The regulations states the licensing authority may refuse to grant a licence if the application is not received at least 21 days before the day on which the first performance or activity takes place. However, we appreciate that this may not always be possible but we request that as much notice is given as possible as we would not want any child to miss out on the right opportunities.


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    A person wishing to be approved as a chaperone should apply to the local authority in which they reside.

    • an application form is completed
    • the application is supported by two verifiable references from people who are not known solely to the applicant through the organisation for which they wish to become a chaperone
    • the licensing authority carries out an enhanced DBS check of all individuals applying to be approved as a chaperone and also checks within our own social care databases
    • the applicant will be interviewed by the local authority as a means to assess their suitability and competency for the role but also so that the local authority may explain the expectations of being a local authority approved chaperone
    • the applicant will need to have completed child protection training

    Fill in chaperone application form.

    A child performing, rehearsing for a performance during the performance period, taking part in an activity, or staying in accommodation in order to take part in a performance or an activity under a licence must be supervised at all times.

    This includes children taking part in a performance or activity, or whilst at accommodation under supervision by a chaperone, unless they are under the direct supervision of either their parent or a teacher from their school or their home tutor.

    Chaperones must be approved by the local authority that has granted the relevant licence to the child as part of the application process as being suitable to exercise care and control of the child in question.

    A licensing authority must approve a person to be a chaperone to:

    • have care and control of the child
    • safeguard, support and promote the wellbeing of the child whilst the child is taking part in an activity, performance or rehearsal or whilst the child is living elsewhere than the place the child would otherwise live during the period to which the licence applies

    Registered chaperones are of great benefit to production companies, helping them to ensure they do not inadvertently contravene the regulations. Experience has shown that parents can be ‘star struck’ and fail to adequately supervise their child as they are unaware of the requirements of the regulations.

    A chaperones first priority is always to the child and they are the key person whom the child/young person looks to for:

    • guidance
    • protection
    • support
    • clarification

    One of a chaperones greatest strengths is the ability to negotiate with the production company on site and to be able to say ‘no’ when what is requested is contrary or detrimental to the child’s health/well-being/education.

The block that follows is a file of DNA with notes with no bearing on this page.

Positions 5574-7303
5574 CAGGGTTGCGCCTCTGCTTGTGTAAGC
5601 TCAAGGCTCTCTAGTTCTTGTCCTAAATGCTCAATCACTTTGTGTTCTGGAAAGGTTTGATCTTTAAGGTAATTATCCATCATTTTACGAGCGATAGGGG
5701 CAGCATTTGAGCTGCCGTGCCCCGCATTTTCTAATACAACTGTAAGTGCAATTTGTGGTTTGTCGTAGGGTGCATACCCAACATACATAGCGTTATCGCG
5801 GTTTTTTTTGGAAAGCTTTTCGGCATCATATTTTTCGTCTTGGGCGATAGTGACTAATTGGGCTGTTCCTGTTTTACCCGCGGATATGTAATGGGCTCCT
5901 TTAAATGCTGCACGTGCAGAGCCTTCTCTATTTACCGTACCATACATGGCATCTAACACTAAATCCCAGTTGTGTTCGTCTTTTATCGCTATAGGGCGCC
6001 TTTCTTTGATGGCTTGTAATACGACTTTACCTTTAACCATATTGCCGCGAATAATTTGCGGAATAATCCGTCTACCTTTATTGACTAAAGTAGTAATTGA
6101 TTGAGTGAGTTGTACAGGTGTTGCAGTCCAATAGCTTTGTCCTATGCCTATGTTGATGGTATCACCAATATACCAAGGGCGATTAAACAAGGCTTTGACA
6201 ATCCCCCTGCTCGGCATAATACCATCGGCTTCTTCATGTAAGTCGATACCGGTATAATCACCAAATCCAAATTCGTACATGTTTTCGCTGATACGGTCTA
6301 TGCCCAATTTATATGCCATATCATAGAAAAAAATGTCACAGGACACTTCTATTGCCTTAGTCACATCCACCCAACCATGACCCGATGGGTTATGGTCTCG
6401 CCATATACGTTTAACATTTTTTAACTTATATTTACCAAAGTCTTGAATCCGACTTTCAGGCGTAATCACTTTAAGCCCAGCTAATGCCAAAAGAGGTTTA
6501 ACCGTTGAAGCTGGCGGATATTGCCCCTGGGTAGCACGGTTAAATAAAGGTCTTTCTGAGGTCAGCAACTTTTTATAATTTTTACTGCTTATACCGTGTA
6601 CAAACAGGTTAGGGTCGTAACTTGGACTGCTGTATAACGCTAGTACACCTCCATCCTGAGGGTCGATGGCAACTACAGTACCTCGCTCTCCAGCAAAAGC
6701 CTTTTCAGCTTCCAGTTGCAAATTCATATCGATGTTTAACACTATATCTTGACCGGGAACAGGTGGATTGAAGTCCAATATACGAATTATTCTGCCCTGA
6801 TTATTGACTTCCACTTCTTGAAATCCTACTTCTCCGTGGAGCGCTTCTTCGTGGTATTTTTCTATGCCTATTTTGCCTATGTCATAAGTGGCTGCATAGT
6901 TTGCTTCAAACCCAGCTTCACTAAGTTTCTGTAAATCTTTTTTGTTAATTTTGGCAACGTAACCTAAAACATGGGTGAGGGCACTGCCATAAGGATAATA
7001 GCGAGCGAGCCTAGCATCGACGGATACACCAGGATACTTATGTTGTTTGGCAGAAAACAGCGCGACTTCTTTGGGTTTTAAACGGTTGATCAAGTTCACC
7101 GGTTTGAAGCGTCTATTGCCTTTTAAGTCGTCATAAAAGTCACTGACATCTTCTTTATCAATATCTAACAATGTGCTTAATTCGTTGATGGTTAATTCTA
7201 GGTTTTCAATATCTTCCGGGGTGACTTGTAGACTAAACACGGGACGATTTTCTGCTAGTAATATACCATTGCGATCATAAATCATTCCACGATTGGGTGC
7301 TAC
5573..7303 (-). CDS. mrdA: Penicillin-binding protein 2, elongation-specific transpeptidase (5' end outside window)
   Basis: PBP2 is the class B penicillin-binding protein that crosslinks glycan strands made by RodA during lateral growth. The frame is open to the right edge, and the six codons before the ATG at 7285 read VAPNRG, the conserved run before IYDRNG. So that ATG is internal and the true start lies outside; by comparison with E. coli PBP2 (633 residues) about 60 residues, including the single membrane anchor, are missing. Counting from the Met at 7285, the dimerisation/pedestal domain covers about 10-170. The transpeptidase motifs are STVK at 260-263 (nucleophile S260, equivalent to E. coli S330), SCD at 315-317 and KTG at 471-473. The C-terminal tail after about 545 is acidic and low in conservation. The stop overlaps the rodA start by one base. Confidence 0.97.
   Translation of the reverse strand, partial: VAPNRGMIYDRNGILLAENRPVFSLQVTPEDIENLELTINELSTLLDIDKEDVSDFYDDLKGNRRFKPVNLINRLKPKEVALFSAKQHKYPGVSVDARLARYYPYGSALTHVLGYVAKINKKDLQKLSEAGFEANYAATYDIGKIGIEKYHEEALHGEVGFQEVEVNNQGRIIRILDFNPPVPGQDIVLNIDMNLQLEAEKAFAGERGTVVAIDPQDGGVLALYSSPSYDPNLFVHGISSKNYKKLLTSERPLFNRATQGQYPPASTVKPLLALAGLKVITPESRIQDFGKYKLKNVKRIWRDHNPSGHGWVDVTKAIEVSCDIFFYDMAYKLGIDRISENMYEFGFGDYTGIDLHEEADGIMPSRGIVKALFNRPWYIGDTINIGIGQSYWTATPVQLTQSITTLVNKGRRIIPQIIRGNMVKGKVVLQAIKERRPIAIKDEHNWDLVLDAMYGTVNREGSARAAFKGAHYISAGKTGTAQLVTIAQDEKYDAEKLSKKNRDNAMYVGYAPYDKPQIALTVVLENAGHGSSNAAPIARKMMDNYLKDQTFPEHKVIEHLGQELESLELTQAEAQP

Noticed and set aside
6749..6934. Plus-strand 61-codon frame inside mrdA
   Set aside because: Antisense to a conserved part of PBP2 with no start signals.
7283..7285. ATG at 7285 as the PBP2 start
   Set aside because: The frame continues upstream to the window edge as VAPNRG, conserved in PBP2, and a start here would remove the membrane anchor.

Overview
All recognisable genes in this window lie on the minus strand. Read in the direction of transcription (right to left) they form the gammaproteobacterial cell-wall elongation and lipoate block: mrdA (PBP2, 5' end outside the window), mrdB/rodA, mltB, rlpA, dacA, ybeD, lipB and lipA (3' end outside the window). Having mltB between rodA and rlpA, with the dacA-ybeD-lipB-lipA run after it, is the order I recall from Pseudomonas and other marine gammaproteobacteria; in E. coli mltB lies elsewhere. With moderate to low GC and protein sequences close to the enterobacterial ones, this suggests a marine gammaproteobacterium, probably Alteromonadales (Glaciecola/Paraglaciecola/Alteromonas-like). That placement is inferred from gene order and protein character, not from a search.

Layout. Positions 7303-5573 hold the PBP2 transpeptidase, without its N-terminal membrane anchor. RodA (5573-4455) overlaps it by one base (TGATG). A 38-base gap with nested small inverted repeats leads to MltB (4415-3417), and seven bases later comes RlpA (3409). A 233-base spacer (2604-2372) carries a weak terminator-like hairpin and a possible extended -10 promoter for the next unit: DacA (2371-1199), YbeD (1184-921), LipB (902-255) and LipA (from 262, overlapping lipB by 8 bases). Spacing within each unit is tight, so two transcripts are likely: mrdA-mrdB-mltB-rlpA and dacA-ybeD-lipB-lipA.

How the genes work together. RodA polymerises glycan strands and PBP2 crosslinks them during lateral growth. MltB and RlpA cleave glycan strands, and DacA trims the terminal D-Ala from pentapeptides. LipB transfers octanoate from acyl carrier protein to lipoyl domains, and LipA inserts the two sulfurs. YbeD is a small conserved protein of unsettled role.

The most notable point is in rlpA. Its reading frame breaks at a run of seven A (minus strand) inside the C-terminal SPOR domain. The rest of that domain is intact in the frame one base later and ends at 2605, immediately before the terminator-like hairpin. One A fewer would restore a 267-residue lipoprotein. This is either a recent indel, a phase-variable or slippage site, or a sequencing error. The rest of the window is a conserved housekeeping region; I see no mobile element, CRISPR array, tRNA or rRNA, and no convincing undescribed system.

The maximum number of children a chaperone is allowed to have in their care at any one time is 12, however in many circumstances this is too high a ratio. Therefore, the issuing local authority may insist on a smaller ratio of children per chaperone or that two chaperones are required in order to split the number of male/female children and/or age groups.

    A child must not perform if a licence has not been granted unless they are exempt from needing a licence. The chaperone ensures that the conditions attached to the licence are adhered to.

    Chaperones must:

    • check the child is comfortable – you are the person to whom the child looks to guidance , protection, clarification and advice
    • stand up for the child above production pressures – one of a chaperone's greatest strengths is their ability to negotiate with the production company 'on site' and be able to say no when what is being requested of the child is contrary or detrimental to the child's health, well-being and/or education.
    • be the child's champion
    • report any concerns and know wo to report them to and know what to do in each case – chaperones should keep a note of important contacts eg the child's licensing authority, the local authority in whose area the child is performing, the child's agent and the child's parent/legal guardian
    • always ask to see a copy of the licence – this contains the restrictions that you must ensure are followed
    • exercise discretion (only when regulation allows) where that is in the best interests of the child
    • be alert to all possible risks to the child
    • challenge people, behaviours, what is being said etc that may be inappropriate for the individual child

    Chaperones must not:

    • let the child perform if they are unwell
    • leave the child alone with another adult (unless it's their parent or teacher)
    • ignore or down play questionable behaviour from adults or other children
    • allow the child to be pushed into things that they don’t want to do
    • take photos of the child
    • seek autographs from performers or become star struck
    • use inappropriate language or smoke whilst on duty
    • consume alcohol or be under the influence of alcohol whilst on duty
    • wear inappropriate clothing


    Contact info
    Education Welfare Service

    Tel: 01582 548174

    [email protected]


    © 2022 Luton Council, Town Hall, Luton LU1 2BQ